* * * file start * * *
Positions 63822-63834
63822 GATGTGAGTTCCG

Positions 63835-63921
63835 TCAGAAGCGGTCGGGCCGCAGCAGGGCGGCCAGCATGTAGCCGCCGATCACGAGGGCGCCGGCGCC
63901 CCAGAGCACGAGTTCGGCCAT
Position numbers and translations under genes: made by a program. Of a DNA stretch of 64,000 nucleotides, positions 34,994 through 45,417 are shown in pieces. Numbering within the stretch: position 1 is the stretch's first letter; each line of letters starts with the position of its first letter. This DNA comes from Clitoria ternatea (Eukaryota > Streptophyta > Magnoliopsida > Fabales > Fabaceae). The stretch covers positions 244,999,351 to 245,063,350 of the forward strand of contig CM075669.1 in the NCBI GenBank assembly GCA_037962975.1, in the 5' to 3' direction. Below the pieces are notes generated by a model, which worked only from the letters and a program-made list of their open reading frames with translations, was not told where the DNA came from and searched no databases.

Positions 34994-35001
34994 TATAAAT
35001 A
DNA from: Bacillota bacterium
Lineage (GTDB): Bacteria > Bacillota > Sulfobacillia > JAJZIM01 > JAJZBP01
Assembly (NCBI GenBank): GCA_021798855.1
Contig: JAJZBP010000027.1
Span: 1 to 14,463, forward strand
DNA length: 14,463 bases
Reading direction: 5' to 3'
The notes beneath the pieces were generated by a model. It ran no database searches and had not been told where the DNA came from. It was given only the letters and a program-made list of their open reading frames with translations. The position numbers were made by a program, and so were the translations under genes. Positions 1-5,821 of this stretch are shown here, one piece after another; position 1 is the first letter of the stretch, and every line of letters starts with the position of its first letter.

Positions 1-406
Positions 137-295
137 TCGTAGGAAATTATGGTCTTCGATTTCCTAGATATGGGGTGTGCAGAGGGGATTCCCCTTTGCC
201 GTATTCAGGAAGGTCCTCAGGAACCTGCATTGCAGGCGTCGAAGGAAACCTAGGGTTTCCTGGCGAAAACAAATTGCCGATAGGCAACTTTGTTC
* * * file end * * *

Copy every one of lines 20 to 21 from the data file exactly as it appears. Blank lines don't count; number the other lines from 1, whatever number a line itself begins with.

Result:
137 TCGTAGGAAATTATGGTCTTCGATTTCCTAGATATGGGGTGTGCAGAGGGGATTCCCCTTTGCC
201 GTATTCAGGAAGGTCCTCAGGAACCTGCATTGCAGGCGTCGAAGGAAACCTAGGGTTTCCTGGCGAAAACAAATTGCCGATAGGCAACTTTGTTC